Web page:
`defects`

)

The data also includes `time_dev`

and `temp_dev`

, which represent the absolute deviation of time and temperature, respectively, from the process standard of 3 hours at 20 degrees Celsius.

Fit a generalized linear mixed-effects model using `newprocess`

, `time_dev`

, `temp_dev`

, and `supplier`

as fixed-effects predictors. Include a random-effects term for intercept grouped by `factory`

, to account for quality differences that might exist due to factory-specific variations. The response variable `defects`

has a Poisson distribution, and the appropriate link function for this model is log. Use the Laplace fit method to estimate the coefficients. Specify the dummy variable encoding as `'effects'`

, so the dummy variable coefficients sum to 0.

The number of defects can be modeled using a Poisson distribution

$${\text{defects}}_{ij}\sim \text{Poisson}({\mu}_{ij})$$

This corresponds to the generalized linear mixed-effects model

$$\mathrm{log}({\mu}_{ij})={\beta}_{0}+{\beta}_{1}{\text{newprocess}}_{ij}+{\beta}_{2}{\text{time}\text{\_}\text{dev}}_{ij}+{\beta}_{3}{\text{temp}\text{\_}\text{dev}}_{ij}+{\beta}_{4}{\text{supplier}\text{\_}\text{C}}_{ij}+{\beta}_{5}{\text{supplier}\text{\_}\text{B}}_{ij}+{b}_{i},$$

where

$${\text{defects}}_{ij}$$ is the number of defects observed in the batch produced by factory $$i$$ during batch $$j$$.

$${\mu}_{ij}$$ is the mean number of defects corresponding to factory $$i$$ (where $$i=1,2,...,20$$) during batch $$j$$ (where $$j=1,2,...,5$$).

$${\text{newprocess}}_{ij}$$, $${\text{time}\text{\_}\text{dev}}_{ij}$$, and $${\text{temp}\text{\_}\text{dev}}_{ij}$$ are the measurements for each variable that correspond to factory $$i$$ during batch $$j$$. For example, $${\text{newprocess}}_{ij}$$ indicates whether the batch produced by factory $$i$$ during batch $$j$$ used the new process.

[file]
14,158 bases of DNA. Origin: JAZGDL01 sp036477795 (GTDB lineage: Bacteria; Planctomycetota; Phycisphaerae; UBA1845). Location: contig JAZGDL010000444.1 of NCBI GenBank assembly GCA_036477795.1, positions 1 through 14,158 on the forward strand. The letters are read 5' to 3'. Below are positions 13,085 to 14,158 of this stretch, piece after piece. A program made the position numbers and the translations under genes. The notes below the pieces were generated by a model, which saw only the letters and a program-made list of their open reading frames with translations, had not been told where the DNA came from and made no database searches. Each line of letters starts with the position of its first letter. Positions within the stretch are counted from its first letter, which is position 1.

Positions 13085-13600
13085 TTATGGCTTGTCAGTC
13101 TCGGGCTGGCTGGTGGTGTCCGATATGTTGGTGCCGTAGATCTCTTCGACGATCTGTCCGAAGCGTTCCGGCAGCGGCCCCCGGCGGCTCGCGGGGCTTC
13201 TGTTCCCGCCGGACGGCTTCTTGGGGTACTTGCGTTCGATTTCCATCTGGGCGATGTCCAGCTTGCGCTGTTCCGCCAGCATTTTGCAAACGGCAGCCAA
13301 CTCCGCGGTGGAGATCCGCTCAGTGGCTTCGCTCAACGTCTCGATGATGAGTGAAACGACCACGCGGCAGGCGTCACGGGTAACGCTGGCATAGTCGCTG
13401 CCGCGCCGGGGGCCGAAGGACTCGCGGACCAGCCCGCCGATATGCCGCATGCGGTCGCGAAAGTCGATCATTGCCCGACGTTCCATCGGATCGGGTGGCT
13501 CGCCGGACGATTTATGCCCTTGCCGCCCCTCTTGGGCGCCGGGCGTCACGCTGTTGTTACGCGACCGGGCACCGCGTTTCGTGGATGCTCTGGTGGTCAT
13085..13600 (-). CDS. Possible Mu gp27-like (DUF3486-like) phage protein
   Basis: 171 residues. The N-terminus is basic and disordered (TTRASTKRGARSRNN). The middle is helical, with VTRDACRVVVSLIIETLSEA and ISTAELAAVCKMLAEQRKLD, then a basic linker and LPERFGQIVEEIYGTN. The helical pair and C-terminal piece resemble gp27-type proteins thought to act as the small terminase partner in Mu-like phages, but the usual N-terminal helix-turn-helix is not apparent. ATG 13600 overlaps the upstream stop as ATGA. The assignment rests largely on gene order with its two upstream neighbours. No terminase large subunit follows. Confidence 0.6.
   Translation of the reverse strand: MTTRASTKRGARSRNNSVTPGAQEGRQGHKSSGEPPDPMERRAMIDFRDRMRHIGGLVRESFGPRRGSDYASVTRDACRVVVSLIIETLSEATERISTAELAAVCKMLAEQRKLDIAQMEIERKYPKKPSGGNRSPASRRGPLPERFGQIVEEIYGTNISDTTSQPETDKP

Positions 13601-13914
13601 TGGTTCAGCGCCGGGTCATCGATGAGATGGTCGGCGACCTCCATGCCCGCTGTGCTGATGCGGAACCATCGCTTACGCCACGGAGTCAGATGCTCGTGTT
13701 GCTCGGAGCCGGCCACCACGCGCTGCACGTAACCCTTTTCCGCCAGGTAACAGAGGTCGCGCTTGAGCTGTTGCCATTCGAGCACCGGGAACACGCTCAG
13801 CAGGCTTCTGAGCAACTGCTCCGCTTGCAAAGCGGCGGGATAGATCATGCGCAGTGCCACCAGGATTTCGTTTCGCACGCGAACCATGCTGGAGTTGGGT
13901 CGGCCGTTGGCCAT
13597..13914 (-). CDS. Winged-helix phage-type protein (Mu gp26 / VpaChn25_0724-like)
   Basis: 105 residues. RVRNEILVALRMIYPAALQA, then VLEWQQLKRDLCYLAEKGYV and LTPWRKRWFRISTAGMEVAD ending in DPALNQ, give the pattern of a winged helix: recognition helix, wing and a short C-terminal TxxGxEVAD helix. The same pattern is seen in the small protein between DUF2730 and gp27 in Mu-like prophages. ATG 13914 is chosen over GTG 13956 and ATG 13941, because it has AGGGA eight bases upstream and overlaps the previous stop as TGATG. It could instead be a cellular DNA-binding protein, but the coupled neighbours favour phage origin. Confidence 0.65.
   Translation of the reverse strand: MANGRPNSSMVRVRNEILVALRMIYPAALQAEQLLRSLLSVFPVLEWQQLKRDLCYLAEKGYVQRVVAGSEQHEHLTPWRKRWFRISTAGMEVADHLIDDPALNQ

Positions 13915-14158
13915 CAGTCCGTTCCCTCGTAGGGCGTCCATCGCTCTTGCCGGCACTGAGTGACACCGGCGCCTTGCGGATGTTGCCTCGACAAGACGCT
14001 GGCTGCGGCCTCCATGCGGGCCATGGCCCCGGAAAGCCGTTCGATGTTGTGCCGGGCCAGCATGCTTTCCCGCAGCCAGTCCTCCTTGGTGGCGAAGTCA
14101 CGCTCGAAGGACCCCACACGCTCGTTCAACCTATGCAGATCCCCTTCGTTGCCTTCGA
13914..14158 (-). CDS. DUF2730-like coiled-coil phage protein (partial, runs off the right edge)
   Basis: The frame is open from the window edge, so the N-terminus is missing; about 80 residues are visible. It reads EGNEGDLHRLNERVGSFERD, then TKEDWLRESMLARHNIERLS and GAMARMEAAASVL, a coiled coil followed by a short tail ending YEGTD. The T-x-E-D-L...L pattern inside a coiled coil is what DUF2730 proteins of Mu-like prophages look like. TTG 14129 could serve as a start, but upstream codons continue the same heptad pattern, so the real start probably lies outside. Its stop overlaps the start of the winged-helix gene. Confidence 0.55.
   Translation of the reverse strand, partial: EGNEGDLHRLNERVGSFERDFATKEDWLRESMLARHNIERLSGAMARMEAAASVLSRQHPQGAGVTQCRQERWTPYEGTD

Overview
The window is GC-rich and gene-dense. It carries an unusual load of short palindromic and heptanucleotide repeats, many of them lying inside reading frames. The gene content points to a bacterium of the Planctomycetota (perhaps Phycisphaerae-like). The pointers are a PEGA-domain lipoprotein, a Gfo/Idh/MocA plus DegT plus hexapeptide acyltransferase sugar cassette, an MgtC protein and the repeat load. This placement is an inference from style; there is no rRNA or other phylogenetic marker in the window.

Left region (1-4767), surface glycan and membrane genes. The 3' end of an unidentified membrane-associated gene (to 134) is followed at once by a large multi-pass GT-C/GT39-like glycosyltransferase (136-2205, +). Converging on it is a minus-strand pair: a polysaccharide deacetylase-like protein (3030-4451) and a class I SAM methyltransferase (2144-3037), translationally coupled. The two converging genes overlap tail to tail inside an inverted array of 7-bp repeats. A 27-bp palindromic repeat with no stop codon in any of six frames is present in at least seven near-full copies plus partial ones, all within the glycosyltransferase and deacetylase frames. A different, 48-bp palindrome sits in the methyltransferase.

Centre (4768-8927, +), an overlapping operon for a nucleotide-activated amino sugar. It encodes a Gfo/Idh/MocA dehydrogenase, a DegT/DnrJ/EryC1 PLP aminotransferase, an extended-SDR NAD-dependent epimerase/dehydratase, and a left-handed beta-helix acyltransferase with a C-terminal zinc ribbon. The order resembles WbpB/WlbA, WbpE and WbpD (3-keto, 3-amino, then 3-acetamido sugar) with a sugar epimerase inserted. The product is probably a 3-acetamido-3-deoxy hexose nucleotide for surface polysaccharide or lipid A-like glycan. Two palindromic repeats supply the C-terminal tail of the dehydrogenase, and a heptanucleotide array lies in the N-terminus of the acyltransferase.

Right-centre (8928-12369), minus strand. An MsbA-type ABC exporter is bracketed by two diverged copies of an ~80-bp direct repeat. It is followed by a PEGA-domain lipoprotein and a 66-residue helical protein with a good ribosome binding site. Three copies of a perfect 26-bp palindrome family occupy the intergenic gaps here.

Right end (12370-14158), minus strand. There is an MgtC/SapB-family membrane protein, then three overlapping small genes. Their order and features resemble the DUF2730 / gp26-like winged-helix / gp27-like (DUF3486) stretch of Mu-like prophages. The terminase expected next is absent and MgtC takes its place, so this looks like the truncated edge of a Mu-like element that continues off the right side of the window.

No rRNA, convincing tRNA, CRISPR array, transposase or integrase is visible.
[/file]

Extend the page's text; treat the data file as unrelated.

$${\text{supplier}\text{\_}\text{C}}_{ij}$$ and $${\text{supplier}\text{\_}\text{B}}_{ij}$$ are dummy variables that use effects (sum-to-zero) coding to indicate whether company

`C`

or`B`

, respectively, supplied the process chemicals for the batch produced by factory $$i$$ during batch $$j$$.$${b}_{i}\sim N(0,{\sigma}_{b}^{2})$$ is a random-effects intercept for each factory $$i$$ that accounts for factory-specific variation in quality.

glme = fitglme(mfr,'defects ~ 1 + newprocess + time_dev + temp_dev + supplier + (1|factory)','Distribution','Poisson','Link','log','FitMethod','Laplace','DummyVarCoding','effects');

Use `random`

to simulate a new response vector from the fitted model.

rng(0,'twister'); % For reproducibility ynew = random(glme);

Display the first 10 rows of the simulated response vector.

ynew(1:10)

`ans = `*10×1*
3
3
1
7
5
8
7
9
5
9

Simulate a new response vector using new input values. Create a new table by copying the first 10 rows of `mfr`

into `tblnew`

.

tblnew = mfr(1:10,:);

The first 10 rows of `mfr`

include data collected from trials 1 through 5 for factories 1 and 2. Both factories used the old process for all of their trials during the experiment, so `newprocess = 0`

for all 10 observations.

Change the value of `newprocess`

to `1`

for the observations in `tblnew`

.

tblnew.newprocess = ones(height(tblnew),1);

Simulate new responses using the new input values in `tblnew`

.

ynew2 = random(glme,tblnew)

`ynew2 = `*10×1*
2
3
5
4
2
2
2
1
2
0

## More About

### Conditional Distribution Method

`random`

generates random data from the fitted
generalized linear mixed-effects model as follows:

Sample $${b}_{sim}\sim P\left(b|\widehat{\theta},{\widehat{\sigma}}^{2}\right)$$, where $$P\left(b|\widehat{\theta},{\widehat{\sigma}}^{2}\right)$$ is the estimated prior distribution of random effects, and $$\widehat{\theta}$$ is a vector of estimated covariance parameters, and $${\widehat{\sigma}}^{2}$$ is the estimated dispersion parameter.

Given

*b*, for_{sim}*i*= 1 to*m*, sample $${y}_{sim\_i}\sim P\left({y}_{new\_i}|{b}_{sim},\widehat{\beta},\widehat{\theta},{\widehat{\sigma}}^{2}\right)$$, where $$P\left({y}_{new\_i}|{b}_{sim},\widehat{\beta},\widehat{\theta},{\widehat{\sigma}}^{2}\right)$$ is the conditional distribution of the*i*th new response*y*given_{new_i}*b*and the model parameters._{sim}

## See Also